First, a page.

France in flames: Masked May Day protesters smash up Paris streets in anti-Macron violence
France: Protests take place on Worker's Day in Paris
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France burst into chaos today as more than 250 anti-Macron rallies erupted across the country. Thousands of people joined the annual May Day protests, which quickly descended into chaos in Paris. Around 5,000 police officers were deployed in the capital city alone to control the violent protest, which left shops ransacked and streets ablaze.
The march on Sunday comes just a week after Emmanuel Macron was re-elected as French President when he saw off his far-right challenger Marine Le Pen.
Several of the protesters made explicit demands on President Macron to drop his plan to raise the retirement age.
Others demanded social justice and an increase to wages.
Marchers held up banners reading “Retirement Before Arthritis”, “Retirement at 60, Freeze Prices” and “Macron, Get Out”.
Far-left leader Jean-Luc Melenchon, who came third in the first round of the presidential vote, attended the Paris march.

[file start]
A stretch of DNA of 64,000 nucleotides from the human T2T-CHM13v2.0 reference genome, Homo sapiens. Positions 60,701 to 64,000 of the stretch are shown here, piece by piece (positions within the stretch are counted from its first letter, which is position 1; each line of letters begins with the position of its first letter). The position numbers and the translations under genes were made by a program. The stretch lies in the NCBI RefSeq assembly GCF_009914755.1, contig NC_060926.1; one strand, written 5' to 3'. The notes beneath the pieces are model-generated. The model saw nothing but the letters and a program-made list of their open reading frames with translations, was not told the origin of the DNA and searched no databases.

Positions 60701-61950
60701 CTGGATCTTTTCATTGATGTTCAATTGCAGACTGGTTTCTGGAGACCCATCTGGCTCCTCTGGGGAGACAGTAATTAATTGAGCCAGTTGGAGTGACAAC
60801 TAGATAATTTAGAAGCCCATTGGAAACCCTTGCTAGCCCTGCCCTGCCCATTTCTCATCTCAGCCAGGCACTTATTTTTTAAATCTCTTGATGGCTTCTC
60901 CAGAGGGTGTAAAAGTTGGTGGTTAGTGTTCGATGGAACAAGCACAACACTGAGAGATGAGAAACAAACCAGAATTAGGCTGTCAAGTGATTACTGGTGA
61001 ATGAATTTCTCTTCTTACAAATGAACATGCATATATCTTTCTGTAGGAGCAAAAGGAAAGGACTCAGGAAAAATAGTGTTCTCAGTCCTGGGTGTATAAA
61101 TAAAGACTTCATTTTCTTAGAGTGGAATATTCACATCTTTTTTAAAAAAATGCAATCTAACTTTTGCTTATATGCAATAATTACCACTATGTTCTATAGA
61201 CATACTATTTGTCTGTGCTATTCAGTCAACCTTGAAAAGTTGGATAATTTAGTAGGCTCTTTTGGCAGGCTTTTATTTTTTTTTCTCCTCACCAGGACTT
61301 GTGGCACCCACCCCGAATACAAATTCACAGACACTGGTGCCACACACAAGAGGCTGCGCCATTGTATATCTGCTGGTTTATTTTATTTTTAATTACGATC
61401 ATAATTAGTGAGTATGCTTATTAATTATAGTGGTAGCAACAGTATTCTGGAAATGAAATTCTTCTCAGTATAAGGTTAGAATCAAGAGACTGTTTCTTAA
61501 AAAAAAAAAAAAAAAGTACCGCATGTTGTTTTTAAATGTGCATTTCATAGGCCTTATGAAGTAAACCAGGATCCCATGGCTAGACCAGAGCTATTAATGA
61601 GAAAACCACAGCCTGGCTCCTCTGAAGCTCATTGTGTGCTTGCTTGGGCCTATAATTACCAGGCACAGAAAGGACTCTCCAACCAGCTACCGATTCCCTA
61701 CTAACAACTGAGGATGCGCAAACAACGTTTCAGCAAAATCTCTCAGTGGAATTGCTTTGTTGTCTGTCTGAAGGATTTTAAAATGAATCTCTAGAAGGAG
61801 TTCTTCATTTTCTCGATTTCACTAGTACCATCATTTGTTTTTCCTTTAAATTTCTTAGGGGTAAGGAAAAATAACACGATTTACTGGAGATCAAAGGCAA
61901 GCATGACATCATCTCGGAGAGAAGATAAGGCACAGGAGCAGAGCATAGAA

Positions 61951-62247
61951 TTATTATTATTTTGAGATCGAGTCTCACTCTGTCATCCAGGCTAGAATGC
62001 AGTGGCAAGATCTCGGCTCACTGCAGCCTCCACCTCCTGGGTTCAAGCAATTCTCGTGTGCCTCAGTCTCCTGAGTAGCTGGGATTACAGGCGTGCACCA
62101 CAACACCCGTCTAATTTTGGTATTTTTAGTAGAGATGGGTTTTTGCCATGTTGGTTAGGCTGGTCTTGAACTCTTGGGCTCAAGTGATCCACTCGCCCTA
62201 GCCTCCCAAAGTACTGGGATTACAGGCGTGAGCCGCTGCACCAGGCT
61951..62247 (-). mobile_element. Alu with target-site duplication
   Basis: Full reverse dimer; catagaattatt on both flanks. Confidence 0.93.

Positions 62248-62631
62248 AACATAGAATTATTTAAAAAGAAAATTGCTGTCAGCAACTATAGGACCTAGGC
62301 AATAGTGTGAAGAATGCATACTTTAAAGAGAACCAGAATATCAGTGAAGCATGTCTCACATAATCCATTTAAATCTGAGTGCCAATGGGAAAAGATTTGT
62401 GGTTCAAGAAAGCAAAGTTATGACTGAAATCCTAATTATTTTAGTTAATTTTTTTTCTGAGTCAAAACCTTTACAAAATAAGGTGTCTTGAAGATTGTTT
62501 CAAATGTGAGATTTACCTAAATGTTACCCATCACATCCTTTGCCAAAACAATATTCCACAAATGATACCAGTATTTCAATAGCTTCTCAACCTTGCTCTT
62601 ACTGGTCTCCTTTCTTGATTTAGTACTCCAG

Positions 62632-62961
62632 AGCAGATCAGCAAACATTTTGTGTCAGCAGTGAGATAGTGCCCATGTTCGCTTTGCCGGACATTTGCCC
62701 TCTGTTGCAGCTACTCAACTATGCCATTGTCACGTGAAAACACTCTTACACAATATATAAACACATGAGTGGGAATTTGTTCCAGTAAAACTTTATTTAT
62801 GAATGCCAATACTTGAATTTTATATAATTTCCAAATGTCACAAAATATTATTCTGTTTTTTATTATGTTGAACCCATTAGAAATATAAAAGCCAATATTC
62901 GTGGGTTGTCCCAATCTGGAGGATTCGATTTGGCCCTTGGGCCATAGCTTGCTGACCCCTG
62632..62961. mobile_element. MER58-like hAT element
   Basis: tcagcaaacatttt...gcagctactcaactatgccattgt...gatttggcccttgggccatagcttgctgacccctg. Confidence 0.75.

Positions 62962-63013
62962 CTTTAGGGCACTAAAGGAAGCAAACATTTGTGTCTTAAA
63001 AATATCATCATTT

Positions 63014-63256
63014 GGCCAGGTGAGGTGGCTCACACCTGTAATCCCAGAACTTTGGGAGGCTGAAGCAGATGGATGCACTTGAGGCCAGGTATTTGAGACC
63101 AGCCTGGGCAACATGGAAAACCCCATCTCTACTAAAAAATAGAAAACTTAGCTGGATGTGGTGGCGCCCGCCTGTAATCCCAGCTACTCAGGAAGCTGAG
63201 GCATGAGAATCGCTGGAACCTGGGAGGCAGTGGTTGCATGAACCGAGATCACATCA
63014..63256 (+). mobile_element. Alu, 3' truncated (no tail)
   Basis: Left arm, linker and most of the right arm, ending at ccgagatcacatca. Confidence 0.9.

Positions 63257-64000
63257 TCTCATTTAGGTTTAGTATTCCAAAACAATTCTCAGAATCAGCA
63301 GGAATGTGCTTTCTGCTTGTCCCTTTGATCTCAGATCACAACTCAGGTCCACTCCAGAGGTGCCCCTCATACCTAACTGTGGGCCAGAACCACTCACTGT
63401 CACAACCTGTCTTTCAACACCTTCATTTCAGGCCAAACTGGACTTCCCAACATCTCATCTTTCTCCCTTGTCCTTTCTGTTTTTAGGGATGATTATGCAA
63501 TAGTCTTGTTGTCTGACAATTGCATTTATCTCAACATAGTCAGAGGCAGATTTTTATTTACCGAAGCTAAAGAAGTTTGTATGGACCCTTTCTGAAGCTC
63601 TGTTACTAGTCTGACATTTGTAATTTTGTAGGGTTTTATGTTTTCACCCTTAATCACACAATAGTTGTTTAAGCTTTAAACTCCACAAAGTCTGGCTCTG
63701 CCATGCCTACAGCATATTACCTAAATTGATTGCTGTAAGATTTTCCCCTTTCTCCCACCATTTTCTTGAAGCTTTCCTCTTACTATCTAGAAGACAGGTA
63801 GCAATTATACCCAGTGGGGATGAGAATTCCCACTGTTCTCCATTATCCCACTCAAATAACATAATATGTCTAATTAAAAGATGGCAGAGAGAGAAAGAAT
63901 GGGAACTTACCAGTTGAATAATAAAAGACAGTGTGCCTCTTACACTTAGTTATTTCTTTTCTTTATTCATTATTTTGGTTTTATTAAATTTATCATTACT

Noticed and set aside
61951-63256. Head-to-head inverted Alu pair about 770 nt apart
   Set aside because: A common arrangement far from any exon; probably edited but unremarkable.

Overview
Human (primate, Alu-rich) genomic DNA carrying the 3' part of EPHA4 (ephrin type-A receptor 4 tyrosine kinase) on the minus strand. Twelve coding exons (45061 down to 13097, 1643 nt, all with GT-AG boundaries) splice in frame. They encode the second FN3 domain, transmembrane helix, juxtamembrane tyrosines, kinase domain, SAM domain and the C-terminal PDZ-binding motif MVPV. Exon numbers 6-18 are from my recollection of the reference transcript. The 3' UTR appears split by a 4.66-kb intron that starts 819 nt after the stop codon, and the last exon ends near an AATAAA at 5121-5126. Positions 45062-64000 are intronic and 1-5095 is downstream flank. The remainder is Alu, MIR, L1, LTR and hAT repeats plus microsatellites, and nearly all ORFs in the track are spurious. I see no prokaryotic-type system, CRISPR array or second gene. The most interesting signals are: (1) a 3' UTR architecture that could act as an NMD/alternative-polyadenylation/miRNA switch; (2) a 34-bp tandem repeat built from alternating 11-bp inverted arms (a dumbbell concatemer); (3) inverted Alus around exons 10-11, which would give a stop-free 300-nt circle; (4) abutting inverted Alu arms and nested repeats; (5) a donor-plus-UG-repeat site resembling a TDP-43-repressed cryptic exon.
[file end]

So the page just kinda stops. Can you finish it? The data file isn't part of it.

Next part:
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He told the crowd: “We will not make a single concession on pensions.”
Mr Melenchon wants to deprive President Macron of a working majority in the National Assembly.
He urged voters, ahead of June’s legislative election, to force President Macron into an awkward “cohabitation” with the left.
One eyewitness in Paris, Tanishk Saha, tweeted: “Protests taking place on 1st May on Boulevard Voltaire in Paris’ 11th arrondissement.
“Black smoke was seen going up over the boulevard, and people running away after some sort of smoke being dissipated, presumably to scatter crowds.”
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Black-clad ‘Antifa’ protesters erected a barricade near La Republique Square before smashing up a McDonald’s restaurant and a real estate agency.
Several furious protesters also sent fire to garbage bins, before police responded with tear gas and batons.
Another eyewitness said: “The violence appears organised and directed at specific targets.
“Guys with black hoods and balaclavas are smashing stuff up while others scream for Macron to resign.”
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Police also made use of water cannons and armoured cars to quell the violence.
A Paris police official estimated that 20,000 protesters took place in Sunday’s demonstration.
The rally was a sign of continued unrest in the country, with the weekend march the 183rd consecutive week of protest.
May Day was chosen in 1889 as the date for International Workers’ Day by the Socialists and Communists of the Second International.
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